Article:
Not having time in your day to hit the gym shouldn't be a barrier to doing exercises that can help improve your health and keep your muscles and bones strong. A strength-training routine is crucial for all adults, but especially for women, who tend to lose bone mass quickly as they age. Your strength-training routine should include all the major parts of the body, including the core muscles of your midsection.
Gather some basic equipment. At the very least, invest in an exercise ball that is rated for your size and weight. If you have a little more to invest, buy a yoga mat and install a pull-up bar in a doorway of your home. The U.S. Department of Health and Human Services recommends doing strength-training exercises two days a week, working all major muscle groups -- and so, add to your equipment with a pair of dumbbells and do arm, back and leg-strengthening exercises at home as well.
Pick two days or nights a week that you can spend a minimum of 20 minutes doing strength-training exercises. If you have a third day, that's even better -- just make sure those days are non-consecutive, since your muscles will need time to recover between sessions.
Warm up by walking or jogging around your house or yard for about five minutes. If you have a flight of stairs, you could also run up and down them. Also, consider using a jump rope or any other type of cardio equipment, helping get your heart beating faster and delivering more oxygen to the muscles that are about to have more load placed on them.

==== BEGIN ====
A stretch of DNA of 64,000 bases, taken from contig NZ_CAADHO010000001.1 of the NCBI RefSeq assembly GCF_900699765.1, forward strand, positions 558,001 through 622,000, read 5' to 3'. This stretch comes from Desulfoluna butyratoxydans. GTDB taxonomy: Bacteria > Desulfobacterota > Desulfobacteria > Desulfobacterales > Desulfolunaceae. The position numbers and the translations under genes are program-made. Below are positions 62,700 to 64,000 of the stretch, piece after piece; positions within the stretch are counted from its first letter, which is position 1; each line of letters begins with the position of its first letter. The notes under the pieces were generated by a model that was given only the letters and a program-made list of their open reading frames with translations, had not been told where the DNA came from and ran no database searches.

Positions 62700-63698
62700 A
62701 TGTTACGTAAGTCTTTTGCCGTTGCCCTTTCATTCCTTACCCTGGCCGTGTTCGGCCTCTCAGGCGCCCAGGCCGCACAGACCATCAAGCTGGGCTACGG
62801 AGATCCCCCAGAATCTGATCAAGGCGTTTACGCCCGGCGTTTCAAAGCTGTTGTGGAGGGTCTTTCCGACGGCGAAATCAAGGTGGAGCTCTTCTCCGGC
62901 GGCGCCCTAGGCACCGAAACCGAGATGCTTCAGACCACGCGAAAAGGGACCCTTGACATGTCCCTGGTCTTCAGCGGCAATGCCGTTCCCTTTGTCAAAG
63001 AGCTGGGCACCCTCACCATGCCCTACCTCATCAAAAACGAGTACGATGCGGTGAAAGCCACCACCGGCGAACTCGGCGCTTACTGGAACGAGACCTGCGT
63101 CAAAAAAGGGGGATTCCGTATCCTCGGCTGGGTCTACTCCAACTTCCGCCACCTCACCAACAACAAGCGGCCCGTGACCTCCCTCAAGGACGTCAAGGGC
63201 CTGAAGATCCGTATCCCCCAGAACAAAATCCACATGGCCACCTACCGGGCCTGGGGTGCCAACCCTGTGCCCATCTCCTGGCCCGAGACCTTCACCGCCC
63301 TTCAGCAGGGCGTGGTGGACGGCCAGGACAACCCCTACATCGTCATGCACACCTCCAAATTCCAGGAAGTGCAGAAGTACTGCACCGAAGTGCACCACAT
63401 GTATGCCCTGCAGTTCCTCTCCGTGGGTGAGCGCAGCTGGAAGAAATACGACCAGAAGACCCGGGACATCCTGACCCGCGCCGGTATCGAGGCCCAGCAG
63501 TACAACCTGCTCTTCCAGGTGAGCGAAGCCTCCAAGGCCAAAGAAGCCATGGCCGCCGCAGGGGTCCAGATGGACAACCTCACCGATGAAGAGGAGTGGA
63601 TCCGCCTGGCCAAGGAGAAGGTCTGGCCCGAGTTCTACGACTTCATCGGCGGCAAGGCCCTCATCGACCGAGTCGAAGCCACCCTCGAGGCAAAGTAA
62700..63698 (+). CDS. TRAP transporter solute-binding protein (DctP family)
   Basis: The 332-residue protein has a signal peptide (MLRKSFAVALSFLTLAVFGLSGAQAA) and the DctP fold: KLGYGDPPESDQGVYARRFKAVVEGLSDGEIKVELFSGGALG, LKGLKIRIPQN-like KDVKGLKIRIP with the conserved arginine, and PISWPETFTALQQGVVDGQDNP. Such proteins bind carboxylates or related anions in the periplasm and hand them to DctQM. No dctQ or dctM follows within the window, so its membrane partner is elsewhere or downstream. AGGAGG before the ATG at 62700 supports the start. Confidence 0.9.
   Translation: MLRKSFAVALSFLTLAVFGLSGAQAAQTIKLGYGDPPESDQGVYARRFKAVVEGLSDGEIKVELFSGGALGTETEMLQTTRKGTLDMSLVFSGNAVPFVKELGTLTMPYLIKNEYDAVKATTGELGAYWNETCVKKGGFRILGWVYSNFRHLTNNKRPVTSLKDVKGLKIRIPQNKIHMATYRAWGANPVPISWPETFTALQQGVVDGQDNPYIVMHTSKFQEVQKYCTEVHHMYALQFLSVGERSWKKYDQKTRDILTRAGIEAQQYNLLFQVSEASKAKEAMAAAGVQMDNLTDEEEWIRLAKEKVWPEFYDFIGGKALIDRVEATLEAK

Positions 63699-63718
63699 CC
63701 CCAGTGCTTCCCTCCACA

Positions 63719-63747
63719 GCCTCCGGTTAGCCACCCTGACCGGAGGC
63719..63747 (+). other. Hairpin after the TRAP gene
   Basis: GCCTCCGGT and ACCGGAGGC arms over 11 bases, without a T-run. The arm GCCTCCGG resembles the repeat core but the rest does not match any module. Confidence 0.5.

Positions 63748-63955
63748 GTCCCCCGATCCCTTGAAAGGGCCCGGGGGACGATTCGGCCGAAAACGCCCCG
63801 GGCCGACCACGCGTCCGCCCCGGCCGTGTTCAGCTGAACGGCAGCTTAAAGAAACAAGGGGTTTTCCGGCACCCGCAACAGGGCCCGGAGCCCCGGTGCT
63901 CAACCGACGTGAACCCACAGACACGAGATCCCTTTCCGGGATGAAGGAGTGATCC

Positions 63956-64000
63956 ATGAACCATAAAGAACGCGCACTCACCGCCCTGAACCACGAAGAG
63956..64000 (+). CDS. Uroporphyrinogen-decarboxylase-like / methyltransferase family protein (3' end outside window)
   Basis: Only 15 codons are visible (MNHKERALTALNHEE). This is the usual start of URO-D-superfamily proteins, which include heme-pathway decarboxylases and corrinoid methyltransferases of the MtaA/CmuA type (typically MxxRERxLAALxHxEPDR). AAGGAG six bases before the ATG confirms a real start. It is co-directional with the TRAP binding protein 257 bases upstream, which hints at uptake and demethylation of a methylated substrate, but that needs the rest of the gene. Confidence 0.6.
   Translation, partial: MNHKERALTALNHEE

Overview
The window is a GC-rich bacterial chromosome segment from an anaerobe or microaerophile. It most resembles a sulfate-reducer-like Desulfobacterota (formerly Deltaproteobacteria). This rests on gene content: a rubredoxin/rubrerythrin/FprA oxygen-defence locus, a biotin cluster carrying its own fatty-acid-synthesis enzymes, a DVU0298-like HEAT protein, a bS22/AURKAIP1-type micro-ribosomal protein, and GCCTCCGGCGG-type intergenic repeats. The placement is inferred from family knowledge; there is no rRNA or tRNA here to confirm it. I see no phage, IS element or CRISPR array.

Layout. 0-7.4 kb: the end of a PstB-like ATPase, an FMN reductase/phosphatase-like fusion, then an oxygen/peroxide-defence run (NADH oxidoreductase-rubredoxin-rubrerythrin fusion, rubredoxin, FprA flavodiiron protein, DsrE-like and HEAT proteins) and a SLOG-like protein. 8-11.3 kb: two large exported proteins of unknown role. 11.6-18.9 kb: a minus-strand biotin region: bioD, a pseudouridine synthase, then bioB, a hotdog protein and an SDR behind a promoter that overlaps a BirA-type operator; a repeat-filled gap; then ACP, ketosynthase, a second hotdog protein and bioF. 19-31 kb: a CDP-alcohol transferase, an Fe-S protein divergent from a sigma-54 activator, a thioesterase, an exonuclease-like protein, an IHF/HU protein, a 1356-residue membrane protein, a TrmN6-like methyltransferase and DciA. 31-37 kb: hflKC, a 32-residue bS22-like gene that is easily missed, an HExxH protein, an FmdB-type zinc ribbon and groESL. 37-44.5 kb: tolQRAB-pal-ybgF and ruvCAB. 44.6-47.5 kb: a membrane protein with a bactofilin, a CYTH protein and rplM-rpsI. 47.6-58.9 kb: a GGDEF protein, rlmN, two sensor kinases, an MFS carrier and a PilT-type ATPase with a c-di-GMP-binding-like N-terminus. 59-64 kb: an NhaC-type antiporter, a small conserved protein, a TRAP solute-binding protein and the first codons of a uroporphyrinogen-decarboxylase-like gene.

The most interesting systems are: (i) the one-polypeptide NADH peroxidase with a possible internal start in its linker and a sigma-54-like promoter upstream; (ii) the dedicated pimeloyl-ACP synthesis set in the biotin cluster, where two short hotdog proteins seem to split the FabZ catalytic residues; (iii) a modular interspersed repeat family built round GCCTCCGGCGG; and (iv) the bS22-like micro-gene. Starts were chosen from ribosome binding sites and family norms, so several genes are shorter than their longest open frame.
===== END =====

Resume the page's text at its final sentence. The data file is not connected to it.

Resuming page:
Lie on the floor or yoga mat. Extend your legs and place your hands behind your ears. Then bend and lift the right knee as you move the left elbow toward it. Lower both back to the starting position, but don't allow your right leg to touch the floor. As you're moving those limbs back to the starting position, bend and lift the left knee and move the right elbow toward it. This "bicycle" maneuver is among the most effective abdominal exercises for both the obliques at the sides your abdomen and the rectus abdominis or "six pack" in the center, according to the American Council on Exercise. Continue the motion, raising each leg a total of 20 times.
Flip over to rest your abdomen on the floor, and then press up to a pushup position. Tighten your abdominals and work at creating a long straight line between your legs and shoulders. Stay in this plank position for 30 seconds, helping to strengthen not just your abdomen, but your entire midsection, including your back and shoulders. You can also rest your weight on the forearms, or flip to the side and rest your body on one elbow, with forearm pointed forward, to work your obliques, arms, chest, butt and back in a different way. Hold each position for 30 seconds, take a break and then do another 30-second round.
Sit on the exercise ball with your knees at a 90-degree angle and your feet flat on the floor. Lean backwards, allowing your spine to curl around the curve of the ball. Place your hands behind your ears and inhale deeply. As you exhale, press your torso upward, executing a "crunch" move on the exercise ball. Move back to the starting position, and then repeat the crunch movement a total of 20 times. According to ACE, crunches on an exercise ball are among the top exercises to do to strengthen the rectus abdominis. After the first set, take a short break and then do a second set.
Stand in front of the pull-up bar and place your hands in an overhand position. Underhand is slightly easier, so do that if you need to. Tighten your abdominals and pull your body upward, working to raise yourself up high enough to get your chin just above the bar. If you can't do a full pull-up just yet, lower the height of the bar and keep your feet on the floor to do a set of 10 pull-ups. Pull-ups will help strengthen your shoulders, back, arms and chest.